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FULL LOCAL AND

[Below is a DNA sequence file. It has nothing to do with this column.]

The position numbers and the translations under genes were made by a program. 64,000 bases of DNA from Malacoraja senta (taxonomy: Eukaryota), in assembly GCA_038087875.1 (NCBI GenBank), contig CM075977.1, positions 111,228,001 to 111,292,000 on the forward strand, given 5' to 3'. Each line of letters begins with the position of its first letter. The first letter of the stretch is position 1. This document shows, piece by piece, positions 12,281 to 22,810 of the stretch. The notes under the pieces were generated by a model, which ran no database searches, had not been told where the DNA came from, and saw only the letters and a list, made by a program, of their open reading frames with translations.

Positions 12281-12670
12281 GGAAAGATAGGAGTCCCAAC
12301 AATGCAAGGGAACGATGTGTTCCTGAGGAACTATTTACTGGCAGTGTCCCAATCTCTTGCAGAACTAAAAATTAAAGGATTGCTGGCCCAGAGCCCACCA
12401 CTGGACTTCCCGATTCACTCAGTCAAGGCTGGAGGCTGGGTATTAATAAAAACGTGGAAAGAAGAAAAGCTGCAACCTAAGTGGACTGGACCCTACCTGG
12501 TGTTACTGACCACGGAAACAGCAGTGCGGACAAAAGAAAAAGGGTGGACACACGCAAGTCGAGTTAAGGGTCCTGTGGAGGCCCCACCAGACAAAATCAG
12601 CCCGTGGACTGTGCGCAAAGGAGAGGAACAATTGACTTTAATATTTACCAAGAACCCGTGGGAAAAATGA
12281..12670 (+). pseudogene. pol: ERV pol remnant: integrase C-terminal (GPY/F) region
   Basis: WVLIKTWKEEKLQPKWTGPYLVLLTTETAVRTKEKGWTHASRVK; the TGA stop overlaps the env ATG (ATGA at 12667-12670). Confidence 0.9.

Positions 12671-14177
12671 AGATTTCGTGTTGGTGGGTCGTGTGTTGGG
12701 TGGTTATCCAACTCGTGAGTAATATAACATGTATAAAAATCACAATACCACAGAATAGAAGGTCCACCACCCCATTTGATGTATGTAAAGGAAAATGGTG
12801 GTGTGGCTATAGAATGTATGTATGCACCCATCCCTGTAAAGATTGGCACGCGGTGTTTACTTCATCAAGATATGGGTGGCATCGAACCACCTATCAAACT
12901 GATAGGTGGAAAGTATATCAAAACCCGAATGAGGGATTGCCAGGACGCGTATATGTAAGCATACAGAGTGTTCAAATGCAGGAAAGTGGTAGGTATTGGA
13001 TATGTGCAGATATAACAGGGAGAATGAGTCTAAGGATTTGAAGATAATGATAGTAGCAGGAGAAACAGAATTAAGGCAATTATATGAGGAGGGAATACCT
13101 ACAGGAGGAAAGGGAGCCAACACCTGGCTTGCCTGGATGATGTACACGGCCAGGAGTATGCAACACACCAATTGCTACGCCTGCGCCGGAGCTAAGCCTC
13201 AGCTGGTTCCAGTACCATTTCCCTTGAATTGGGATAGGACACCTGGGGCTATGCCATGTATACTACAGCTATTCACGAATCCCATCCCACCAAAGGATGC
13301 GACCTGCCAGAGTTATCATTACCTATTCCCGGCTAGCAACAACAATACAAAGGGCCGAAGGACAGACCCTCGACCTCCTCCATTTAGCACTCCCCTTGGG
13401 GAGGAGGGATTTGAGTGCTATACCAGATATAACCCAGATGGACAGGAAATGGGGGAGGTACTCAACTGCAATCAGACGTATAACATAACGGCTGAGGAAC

ASSOCIATED PRESS ' NEWS. WEATHER t, FAIR TO-DAY. W U1 TiJ VOL LXII., NO. 283. NEW HAVEN, CONN., FRIDAY, NOVEMBER 8, 1907. i.ICE T..J :Ah , Hi m m -sii m i fig le IS 1 IA S3 I "I I-"3 11 I HI LUSITANIA FLIES ACROSS THE SEAS With Ten Millions in Gold the Great Greyhound Makes Unprecedent ed Trip Across. i HER OWN WORLD'S RECORD SMASHED Spans the Atlantic This Time in Four Days Nineteen Hours and Ten Minutes. New York, Nov. 8 With ten mil lions of gold In her strong-box and a new trans-Atlantic record written in her log, the Cunard turbiner Lusitania steamed paet Sandy Hook ngntsnip ai 1:40 o'olook this morning, in one grana performance the great vessel broke her own world's record and brougnt to tne relief of the money market here" $10, 000,000 in gold in unprecedented time. The west-bound trip was made ap proximately in four days, nineteen hours' and ten minutes. The exact time can only be known from the official reckoning. Her hourly average was a little better than twenty-four knots an hour. The former , western record of the turbiner, completed Oct. 11 last, was 4 days, 19 hours, 52 minutes. The aver age speed on that trip was 24 knots, an hour for the distance of 2,781 miles. The best day's run at that time was 617 knots. Though improving on every run, the Lusitania has probably not yet met the government requirements which will entitle her to financial fa vor. To earn the government sub sidy, the greatest ever appropriated for a steamship, the Lusitania is required to make a round trip at an hourly average of 24 3-4 knots. The steamer has one year within which to develop this speed, and she will fulfill all promises in this line at an early date. The Lusitania fought out the last lap of her' race against time in the teeth of a southwest gale. She had been fa vored with ideal weather until early yesterday, . when she ran into tho off- coast storm that considerably bothered her. When she swept by the lightship this morning she tut her way trough a tumbling sea. The turbiner came to anchor outside the bar, where s'.ie awafted daylight to come through the Ambrose channel, which is not yet ; lighted at night. She Is expected to deck about 9 o'clock this morning. , i The swift Cunarder wrested the title, of "Queen of the seas" from the Ger- ' raans on her last record-breaking trip and is now bending sr energies to 1 earn the subsidy. With a big passen-, ,'cr list and unprecedented gold imports she called from Queenstown at 11:30 a. m., November 3. From the moment she disappeared Tom land, hull down to the westward j -f Daunt's Rock and headed for Sandy IHook, the Lusitania steamod at top ;peed. Her dally runs were 606, 616, ilS and 610 knots up to noon yesterday. Phe best day's run beat her previous ecord for twenty-four hours by one mot. This run of 618 knots was made n tho twenty-four hours preceding i IvVednesrlay noon Fair weather for the i otter part of the trip, and her ma-j hinery shaken down and running , moothly, both contributed. From the lasscngers'1 standpoint the trip was a nost delightful one, and the hourly and a.ily runs were the subjects of animat d speculation. The Lusitania was re ported 305 miles east of Sandv Hook t 11 a. m. yesterday. ' She passed Nan- ucket at 5 o'clock last night. At 9:45 'clock she was in communication with ie wireless station a,t Sagaponack, ong Island, and at 11:30 she was piek- d up from Five Island. This is sev ral miles farther out than vessels are sually made out from Fire Island, and he report gave rise to the belief that ,ie would make Sandy Hook bar earlier han she did. . LVANT3 $100,000 ANNUALLY Lew York Central Asked to ray for Use of Switching Yards. New York, Nov. 7. Argument was eard before Interstate Commerce 'ommksioner Harlan to-day with ref rence to the switching claims of the ieneral Electric company of Schenec- idy against the New York Central & Iudson River railroad and the Dela- are & Hudson railr.oad. The case follows a trial of the New ork. Central in Syracuse on a charge f rebating, which resulted in a dis greement whether the sums paid by ie railroad company to the electric mpany for switching constituted re- ate, or wete a proper allowance. The cond. trial of that action is still pend- lg in the federal court. Large yards re maintained by the electric com any in Schenectady, which are used ally by the railroads. For this use lie company asks an annual allowance ,f $100,000. NEW AEROPLANE RECORD. Paris, Nov. 7. Henry Farnian, the ronaut, made a new record with his eroplane to-day. He flew a full kllo- leter (about six tenths of a mile) de ribing a huge S in the air. He now is his machine under perfect control, nd appears to be able to remain in the lr at will. RED CROSS MEETING. A meeting of the New Haven sub- vision of the Connecticut branch of e Red Cross society wt!l be held on ondny afternoon, November 11, at 4 Mock in the United Church chapel cn imple street. All interested are in- jiid te be present. SMASHED Big Mogul Engine Hits Freight Train In Wnterlmry. Waterbury, Nov. 8 Engineer John T. Donovan, of this city, while running one of the big Mogul engines from the Merlden Junction where they have to be turned, back to the Highland divis ion tracks, just south of this city about midnight, crashed into the westbound Highland division freight train near Jackson street, and demolished two caU. - One was thrown off the track and tip ped over on its side anil the second car was reduced to splinters. The tender of the big engine was wrecked. Yard man Ernesn-Cusky of this city, who was riding in the engine with Donovan, was thrown out and badly bruised and cut. No one else was Injured. The Hartford wrecking crew has been sum moned. The Highland division tracks are blocked by the wreck. DEAD IN BUSHES Body of Unknown Woman Found Near Stamford. Stamford, Nov. 7. Near a clump of bushes on the Belltown road, about three miles from the city, was found to-night the body of an unknown wo man, its condition j indicating that death had taken place about three months ago. Nearby on the ground was a' comparatively new 32 caliber re volver and a box of cartridges, and the position of the body, according to the authorities, would indicate that the woman had seated herself and then committed suicide by shooting. She was apparently about 50 years oid and her hair red, streaked with gray. WILL NOT IN SAFE Hettich's Gibraltar Drilled Open by Experts in Pres ence of Heirs. $500 IN CASH FOUND Jeweler Apparently Made No Disposition of $15,000 to ' $20,000 Estate. , (After over a day's work drilling through the tough steel doors of the bl safe of the ,ate Hettich, the Grand avenue jeweler, in the hopes of flnlllng therein the deceased's will, the drillers succeeded In getting through about four inches of the steel yester- day morning which enabled, them to get the lock broken and to open the door. No will' was found. A search had been made everywhere else for a will, but as none had been found it was supposed to be In the safe. Then it was found that the combination of the safe had b?en lest, so the big strong box had to be taken down to August Ockert's store to be drilled through by experts In order to open it. It was taken there Tuesday and all day Wednesday an expert driller pa tiently drilled away, breaking off two fine steel tips from . his drills In the work. Wednesday evening only three Inches had been drilled through and the safe was Still Impregnable. The task was resumed again yesterday morning and the desired result ob tained. The safe had been placed in the hands of Sheriff . Hugo, who was ap pointed over the estate by the pro bate court when no will was found in the first place. At the opening of the safe yesterday morning Attorney Cas sidy of Ansonla, representing some of the heirs, Mre. Morse of Waterbury, who Is a niece of the deceased and so an heir, and Mr. and Mrs. James of Ansonia, the latter a cousin of Hettich, were present. The safe contained $500 in cash and an amount of jewelry and watches, the value of which Is not ascertained yet. When It was found that there was no will Mrs. Morse made appli cation to the probate court yesterday that an administrator be appointed and the court has sent Nov. 27 as the day for the hearing on the application. The estate is valued at between $15,000 and $20,000. 6LEES0N WILL IN Executors Are Son and Daugh ter, and Estate Amounts to $30,000. , The will of the late William Glepon, the State street grocer who died si, few days ago, was filed in the probate court yesterday, and tho administra tors and appraisers appointed. The es tate is est'mated to be worth about $30,000. Thi will leaver the property to four daughters, Margaret, Mary, Catherine and Theresa, and one son, William. The executors named in the will were the daughter Margaret and the son William and they were ap proved by the court. The appraisers are Thomas Kelly and Senator John F. Shanlcy. The inventory In the estate of the late Mary B. Chatham wan fibd yes terday and showed an estate valued at $1,2C2.J2. The inventory of Sidney Thomas was also filed with a total value of $3,715. niRBARIB iVllX OCT Wlllirpnntlc, Nov 7. After being out from 4 :-i 0 o'clock this afternoon, the jury In the P.irbnr'p nritiJer cam came in al 8:25 o'clock to-ni-f'At .ind report ed that they could not agree. Judge Heed excused them until 10 o'clock to morrow moraine. TWO PUBLIC APATHY OVERESTIMATES Extra Tax Clerk and Nurss for Public Schools Create Most i Talk. NOTHING SAID FOR TEACHERS' INCREASE Professor Seed, of the Civil Service Board, is Op posed to Increase , of Clerk. No rreat public interest was mnni fested In.-t evening in tho opportunity given to the public by the board ot finance to discuss the estimates which have been presented to that body for the runnjng of the city departments next year. Tho main feature of the hearing was the argument which arose over the increase of the pay of Assis tant Town Clerk Cox and the addition of another clerk in that offlcs. l.t torney Harry W. Asher brought the subject up by stating that he had had pome experience with the town clerk's ofTlco and that there had never come under his observation the etate of af; fairs which was charged 'against the office, namely, that time was spent during the city office hours by the clerks in the performance of private work. Mr. Asher favored the increase of the salary of Mr. Cox, which has been asked, Charles S. Scoville, the real estate dealer, took up the other side of the question. He stated that he had made charges through the press against the practices at the town clerk's office and that he was prepared to furnish proofs thereof in a court of law. He said he would favor a temporary clerk in the office, but not another regular ' clerk at $900 a year. He claimed that outside work was done during hours that be longed to the city and that there would be no need of a new clerk 'if tho clerks there now would spend all their time on the city work. Elliott H. Morse of the Connecticut Savings bank defended Mr. Cox, stat ing that he had done considerable work for them, but that it had not been done In city hours. He eaid that if Mr. Cox did any private work In city hours at all the city got back full measure In some other way, The matter was becoming more of a trial of Mr. Cox whan 'the committee called the halt to It and took up theJ (Continued On Fifth Page.) SHORT BEACH WINS Branford School Board Decides to Open Two-Room School There New Officer. (Special to the Journal and Courier.) Branford, Nov. 7. At an Important session of the school board held In the basement of the Center school bull ing this evening, at which the entire nine members of the board were pres ent, it was decided that a new two room school be opened as. soon as possible at Short Beach, ending the fight over the establishment of a school in that district. The school is to be fitted up at once in Miss Bost- wtck's studio, and it is expected that, aside from the cost of transporting pupils, it will cost the town 1255 for the remainder of the school year. Two teachers are to be sent to the echool, but they were not appointed this evening. There was a hot fight over the elec tion of a truant officer for the coming year.. William J. McKee succeeded in getting a re-election on the sixth ballot, after a stiff fight with Peter J. Carney and Frank P. Bradley. On the fifth ballot the vote stood: McKee 4, Carney 3, Bradley 2. On the final ballot Bradley was left out, his two supporters splitting and giving McKee the election over Carney, 6 to 4. The school board was dissatisfied with the meeting quarters in the base ment of the Center school, where the past two meetings have been held. and voted to return at the next meeting to the room in the high school build ing. JAPAN FRIENDLY Minister Hajashl Says Relations With America Are Cordial. Toklo, Nov. 7. The official silence po long consistently maintained by Japan on the subject of the' relations of the United States and Japan in connection with persistent reports .of friction, was bi'oken to-day by Minis ter of Foreign Affairs Hayashi In an Interview to the Associated Press. The minister said that the relations between Japan and America were as smooth and cordial as ever and the cause of civilization, as well as com munity of( Interests, demanded their .lasting peace and friendship. He admitted that the immigration duration was the rrtost serious matter and was uppermost in the public mind, but he w positive that It would be settled without friction. Al ready it visually has been decided. nOKICV HIP FROM FAI.I New Britain, .Nov. 7. Mrs. Nelsou IIIffRins. ninety-two years old Is in the local hospital in a very critical condi tion, snflrtng from a broken htp m & result cf a fall from a landing two steps high at the home of ex-Binator Wilcox, where she was visiting.. Mrs. Higgius formerly lived In Derby. NEWS SUMMARY. GENERAL. Lusitania Flies Across the Seas. President Is Piea-ieJ With I.suc Election Vermont Cotton Factory Closed. Santa Fd Finci $330,001. Earthquake in S:wln. , Civil Service Reformers at Buffalo. Jamestown Kxoosltlon Finances. American-Japan Relations Friendly. STAT". Hartford Preparing for National Grange Courted Kitrht-en Tears. . Testing New Churn, at Etorrs. Land improvement Scheme. Hartford Wants Noisy Cars Abated. Hebrew Farms Inspected. American Graphonlionc Co. Closes. Receiver Appointed for Hartford Co. Sunday 73chool Exhibit at Waterbury. High Tide Stops Bridgeport Trolleys. Dental Examinations at Hertford. Short. Beach Wins School Fiffht czt-:. Drilled Safe Dnor to Find Will. Noel Freed on Both Counto. Knights Receive the Mayor-Elect. I tshoD Anpenl in t'10 Courts. Gleeson Estate About $3u,000. New Vaults for Citr Hall. MiUev Store Threatened by Fire. Little Interest in Estimates. Innovation at the Synagogue. G. L. Fox Condemns Canal. Foreign Missionary Society Convention g PORTS. , Keator. Wins Bayvlew Handicap. New Haven Poloist? Victorious. New Britain Continues to Win. To Change Lawn Tennis Rules. Bono Has More Players Coming. Closing of Annual Field Trials. Interstate Polo League R tiding. Weston's Ei1'"hS('s Are Hcmv-V- FTVPVl'S TO-DAY. Flower Show in Music Hall. Businf ss Men's Reception To-night. Grand Souvenir A-uttcee at Bijou. Btt Vaudeville U!U nt Poll s. he Life of an Actress nt iew ttaven NOEL HOT GUILTY AIT T1 ? mTTFD) fl ATIMHH 1 1 N H. I H K K I il J 1 1 1 I Vll Ul 1 v v w ai . . Judge Tyner Discharges Student Arrested at New Haven Theater Last Week. YALE CHEERS ARE GIVEN FOR COURT Big Demonstration at the Con elusion of Long, Trial of Law School f Man. After one of the longest trials m weeks before the city qpurt Judge Ty- . . j ner yesteraay aitvjrncon ..ciscnargeu Jolin H. Noel, a Yale Inf school stu- dent as not guilty of the two counts preferred against him of ftrcacn ot tne peace at the Now Haven theater last Thursday evening and ot resistance to Officer John Bright, who put him ur. der arrest. Judge Tyner held afto hearing all the testimony that there had been no breach of the peace and that the officer did not have the sUv dent under arrest at the time the al leged resistance occurred. When the decision was announced, there was one of the most Joyous scenes that has been enacted In the city court In dome time. Theourt room was filled with class mates of the accused, an intereea m 0us boards from all over the state be hls acquittal and when the Judge freed ing present. Many important subjects Jiim of the charges they burst forth In were discussed. , a hearty Tale cheer for Judge Tyner j The first subject for discussion, that for Assistant City Attorney Hoyt, who of the necessity of more stringent reg tried the caso and for the liberated ulatlon of street traffic, was taken up. man. The defense was conducted by i Recess for luncheon was taken and Attorney Seymour C. Loomls. )n the interval the delegates were tak- The Judge said It did not seem prob- en on a ride about the city. able that the injuries which the accus- The Mcusslon on the subject of reg ed had sustained were caused by fall- J ulation of traffic in streets and hlgh lng on the policeman's club, as the wit- ways was resumed after the recess and nesses had testified for the state. , continued throughout the remainder of Special Officer Bright testified In re- the session. The following committee (Continued on Fifth Page.) IS OJITEJTOISTIC Congressman Lilley Carries a , Word of Good Cheer on Financial Situation. Terryville, Nov. 7. Congressman George L. Lilley of Waterbury was ,the principal- speaker at the first an nual banquet of the Terryvlllcf Bpsl ,ness Men's association held at the Austin house to-night. The congress man spoke "on the financial and bus iness situation throughout , the coun; vtry. Other speakers were: E. L. Graves of Bridgeport, Burdett A. Peck of Bristol, A. J. Muzzy of Bris tol. Jerome E. Collins, president of the association, was tcastmaster. Mr. Lilley said, referring to the fi nancial situation: "Happily I can bring you a message of good cheer, for my private advices from points far and near confirm the hopeful tone of to-day's press dispatches. The worst appears to be over." "Fortunately for us all there was a great executive in the White house who foresaw the perils ahead. What .was better still lie perceived the .causes of our rash course; and better, iui ne naa me courage w cry aioua and to plan the scourge of the law on the leaders of the unlawful frenzied financed' DAUGHTERS OF THE KIXG. Waterbury, Nov. 7. More than 175 delegates were present at the opening of the local assembly of the Daughters of th' Klnj in Connecticut at St John's chnrch this morning. The assembly opened with a communion servlco, cel ebrated by Bishop Brewster. Tha ser mon was preached by the Hsv. A. & Gammack of New Haven. FIRE THREATENS MALLEI'S STORES v Action of Watchman m Puliing Private Box Probably Averts Conflagration. CROSSED WIRES PROBABLE CAUSE Considerable Excitement At tends Rush of Apparatus to Big-Department House. The biggest fire excitement New ,pa ven has had in a long period of lime was that aroused last evening shortly after S o'clock when the private box of t;?e Malley department stores was rullec! for a fire In the big store. The file started be tween the floors which di vide the firs floor of the main store frcm the buSement. It was right over tho engine room near the rear of ythe building and under .the ladies' suit and duss goods section. There is a double floo' in the building and it was be tween the two floorings that the flre Marled. Smoke Was discovered hv P. -MvOrath, one of the night watchmen 1 if tiie store. It was coming from the ! celling over the 'engine room and there ! was considerable volume to it so he ' i.ld net hesitate one instant, hut at "c'-' 5,11110(1 the private box of the com- pany after, wh.ch he procured the ch m- calg kfp on hatid ln the .gvent Qf flre and did wnat he could to keen down the flre until the firemen arrived It was a quick response. Tho main f.oor of the store was filled with smoke when the firemen arrived and the fire looked serious at the start, but it was soon under control, only the chemical engines being used. A small hole was made in tho fioor and the firemen got at the flame fiom above and beneath. There was practically no damage to the building nor to the stock by the flre, but the smoke which was pretty dense for a time may have done some damage to tin stock. This could not be esti mated last night. ThTo wa very general commenda tion of the watchman's Judgment In pulling the box at once lnsteal of trying to. fight the fire himself. A few min utes more headway would probably have given the flre department one of the .worst fires in its history. Millions of dollars' worth of stock' was at stake of dollars' worth of stock' was at stake u iu - . iwiko w mo juuginem usect ' It Is believed' that the fire was eaus- ed by the crossing of electric light "i'n me noors.- ; TRAFFIC IN STREETS 1 . ' . - State Board Of Trade Takes Ac- tion and Appoints Work ' fng Committee. i Stamford, Nov. 7. The annual meet ing of the state board of trade held here to-day, members of tho vari- was appointed to prepare for further consideration of tho subject: L. C. Hel ler, New Haven; E-. D. Butler, Middle town; (Dr. E. Schavoir, Stamford. The last business before the session was the eloetion of offloers, which re sulted as follows: President, C. B. Chandler, Norwich; vice-presidents, Fred Enos, Bridgeport, . S. Brinsmade, Derby, E, A. Fair Child, Hartford, R. O. Cheney, Man chester, E. C. Blrdney, Merlden, D. D Butler, Merlden, J. A. Beavan, Mil ford, C. I Allen, Mystic, U. E. Brad ley, New Haven, John MoGlnley, New London, T. H. Beach, Seymour, T. H. McKenale, Southlngton, H. S. Cum mlngs, Stamford, G. E. Hinman, Wll limantip, T. C. Richards, Wlnsted; sec retary and treasurer, W, C. Warren, 'New Haven. ; ,.: s 'Adjournment was then taken. TEN MEN KILLED Terrific Powder Explosion Near Neco zart, Arizona. Douglas, Ariz., Nov. 7. A con firmed story with details lacking has been received here of a terrific pow der explosion near Necozarl, Ariz., ,late this afternoon when ten men, probably Mexicans, .were killed. The explosion occurred on the narrow .gauge railroad between Necozaro and the mines near Blsbee. . The powder .was in two cars. The men killed were employes of the Montezuma CoDDer company, a Phelps-Dodge concern. TO AID NEWSPAPERS President WU1 Recommend Abolition of Tariff on Press Paper. Washington, . Nov. 7. President Roosevelt to-day intimated to mem- bars of the committee on paper o the American Nswspaper Publishers' association that he will, recommend tt congress the abolition of the tariff oh press paper, wood pulp and the wood that goes into the manufacture, of pa- '''. HOLD ON TO GOLD England anil Other European Coun tries Raise Rates. New York, Nov. 7. The contest of yie European money markets to retain their gold resources was indicated by the ' simultaneous action to-day of three of the large central banks of Europe and a call for a meeting to morrow of the governing board of a fourth. The Bank of England ad vanced its rate of discount from 6 to 7 per cent., a rate,whlch has not before been reached since 1873. The Hank of France advanced its regular dis count rate from 3 1-2 perw cent, to 4 per cent, and fixed the rate for loans on securities at 4 1-2 per cent. The National Bank of Belgium advanced its rate of discount from 5 1-2 per cent, to 6 per cent, and Dr. Koch, the governor of the Imperial Bank of Ger many, called a meeting of the govern ing board for to-morrow, which is ex pected to advance the discount rate of the bank from 6 to 7 per cent. These movements in Europe are re garded as, an indication of the ability of New York, to eoVnmarid gold and the efforts of.' the European banks to protect themselves' against, this de mand: . NEXT QUESTION 1 i Economic Club Chooses1 Another Inter esting Subject New Members The executive committee of the New Haven Economic club held a meeting yesterday afternoon in tho law office of Secretary Frank S. Bishop. Twelve new members were" elected: It was c,ecided that the next dinner would be neld early in December. The ''subject wil1 be: "Is the a3'S'tem of National' .currency Adequate to the Business Needs of the Country?" It .is expected , that financial , siudenta of national reputation will be tne speakers. tails wiu be announced later. De- TEMPLE INNOVATION i' Sunday Services at Orange St. Synagogue Beginning Next Sabbath. SUPPLEMENTS OTHERS Departure Does Not Mean a Confession to Any Other Faith. ,"' Rev. David T.pw nf tv,o vii,.. ' r.raB, totr(iQ rt . temPle on 0rane street, , has . fjecldod to hold ervlr In tu t.mni. , -w ';?n Sundays, the first being arranged for next Satobath. Although this is. a departure for thd, temple here, the holding of Sunday services have for some' time een an established thing in Cleveland, Philadelphia, New York, Cincinnati, Boston, Baltimore and "oih er large cities of the country. Rabbi Levy stated last night that the services will be given a good trial, He strongly emphasized the fact that they will not conflict in any way with the regular services on Friday even ings and S'atuTday mornings, and are merely supplementary 'and Is no way take their place. The object Is to provide aij opportunity for religious worship to those of the congregation who are not masters of their own time and cannot attend but Irregularly the other regular services. By the innovation It Is further em phasized that no confession Is made to any other faith any more than the phrlBtlan makes confession to, Saturn by worshipping on Sunday. Rabbi evy explained, that It was the old Jewish custom to worship' on every day, . The services next Sunday will be gin at 11:15 p. m the chief feature .being a sermon by Rabbi Levy on the subject "The Letter and the Spirit of the Sabbath." , , ROBbrcn RAILWA Y STATION. New Mil ford, Nov. 7. Charles Mqre house, fifteen years old, was arrested to-dny by a railroad detective as he was helping himself to the money in the till at the local rallroaia station. He was taken before Judge Merwln of the town court, pleaded guilty and was committed to the state reform school. AMERICA1ND JAPAN Plan to Cement Friendly Com mercial Relations Between Countries. New York, Nov. 7. The hope that co-operation would be established be tween the chamber of commerce in Japan and the New York chamber of commerce was expressed in a letter read before the latter body at' its meet ing to-day and signed by the presi dents of tho chambers of commerce in Kyoto, Osaka, Tokio, Kokohama and Kobe. The letter was a reply to one sent by J. Edward Simmons, president of the New York chamber, in answer to one hv which the Japanese merchants ex pressed the fear that the reported outbreaks against the Japanese in Cal ifornia might have an unhappy effect on the development of commercial re- I latrans between the two countries, Mr. Simmons wrote that the New York chamber of commerce considered the trAde relatlcms between the two countries the most potent .influence, for a good understanding and the best guarantee of the preservation of peace and friendly relations. LEGISLATED 0 f OF THESERYIC1 Brigade Staff Claims Whole Connecticut National Guard Goes Out X . With Staff. BIG FIGHT PROMISED BEFORE COMMITTEE General Frost Engages Senator Stiles Hudson to Represent His Staff at the Hearing. Whether or not the National Guar of the State of Connecticut was in ef fect legislated out of existence by tha acts of the general Assembly of 1905, which in Chapter 227 repealed Seotions 3006, 3007 3003, and 3009 of .the General Statutes, is to be the question argued before Attorney General Marcus Hoi' comb at the Capitol in HartfoPd on Monday, Nov. 18. 'Chapter .. 227 of, the. Acts of 1905 in its next to last para graph repeals the sections referred to. These sections are: Section 30O6 Bri gade' and Brigade Officers; 3007 Regl mentai officers; 3008 Company , and other . organizations; 3009 Battery .ot , Artillerv, The report of th special board of of- -fleers on reorganization of the Nation- al Guard in its report says in reference to organizing the state forces under; the Dick laws: "To carry1 out this pur- . pose, in 1905 the general assembly re-, pealed section 3006 6f our militia law which contained the only provision then existing for organization of our- Na tional Guard into a brigade, under tho command of a brigadier general ap pointed by the commander in chtef with the consent of the senate." The report also stated that , the bri gade organization had been legislates ' put of existo'-ict, ' " ' A meetiir of the brigade staff wai held with Briradler General- Russell Frost yesterday at whlch time the re port of the special board of officers wast discussed It was pointed out that the special board evidently had only taker into consideration section -3006 wjiicH had been repealed, whereas the three following sections also 'had been re paled, The around .. was taken tha.t , every, officer and every organization in the brigade had been legislated out of existence; It was deided to have the brigade staff represented at the hearJ irig before the attorney general by Senator Stiles Judson. , . . The report, of the special board ol offloers Is Viow in the hands of Gover nor Woodruff and it is thought thai executive action ipon it will await tha result of the hearing before the attor ney general. ' ' It is understood that Colonel Luclen F. Burpee (retired) of Waterbury will appear at the hearing in opposition to Senator Judson.. . ; V Inquiry last night among military men here brought out no information. One attorney pointed out that the law o'f 1905 unquestionably repealed four sectlogis of the general statutes relat- ing to the national guard of the state, Including section 3006, which the spe cial board has decided , was repealed and so did away with the brlgae or ganisation. 'One line officer In this city state that the contention of the staff waa evidently made to save ite own face. A prominent military officer who, however, refused to, allow 'the use of his name, said to-night there Is a Con necticut national guard de facto, if not de jure, - ' - WEATHER RECORD. Washington, Nov. 7 -Forecast' tor Friday and Saturday: For Eastern New York: Fair Friday and Saturday, except possibly local snows in extreme north portion; brisk west winds Friday, becoming variable by Saturday. . For New England: Fair In south, rain or snow and colder in north por tion Friday, brisk to high southwest to west winds; Saturday fair except -cal rain or snow in northwest portlan. Observations at United States weath terday, seventy-flfth meridian time, er bureau stations, taken at 8 p. m. yes Wind. Tem. Dir. Vel. Pre. Weath. Albany...'...,. 42 W 12 04, pioudy Atlanta....... 60 W Bismarck Missing Boston 46 SW Buffalo...... 38 iVT Chicago...... 46 S Cincinnati. ... 48 SW Cleveland.... 44 W Denver Missing 6 00 Clear 16 a 8 !loudy loudy !loudy , 4 00 Clear 24 60 Cleudy Detroit ... 38 W C A Alt nlua Hartford 46 SW , y 03 Cloudy Hattiras.:....B4 NW 26 00 Clear Jacksonville.. 64 NW 4 00 Clear 4 8 It N.Orleans 4 S New York 46. W . .00 Cte&r 0) Clud 09 ' Clear ..Norfolk 48 W umana missing , Pittsburg.... 38 W 14 T. CTotidJ Portland. Me.. 42 SW 26 4 Clear - Providence... 46 SW 26 04 Clear St. Louis 54 SE IS 00 Clear St. Paul 44 NW 20 00 Clear Washington.. 44 W 12 00 Clear LOCAL WEATHER REPORT. New Haven, November 7, 1907. i A.M. P.M. Temperature 47 47 Wind direction . vv. Precipitation 10 T. Weather Misting Cloudy Minimum temperature. 4? Maximum temperature. 50 Minimum last yar... 36 Maximum last year. .. . 6J , L. M. TARk, LecalT'ortcaster, TJ. 3. Weather Bureau. MIMATimB ALMAJf AC. Run Rises '. 6:81 7:04 5:6t nun oeis Moon Rises v. ? I High WaUc jXi.-j.. . i..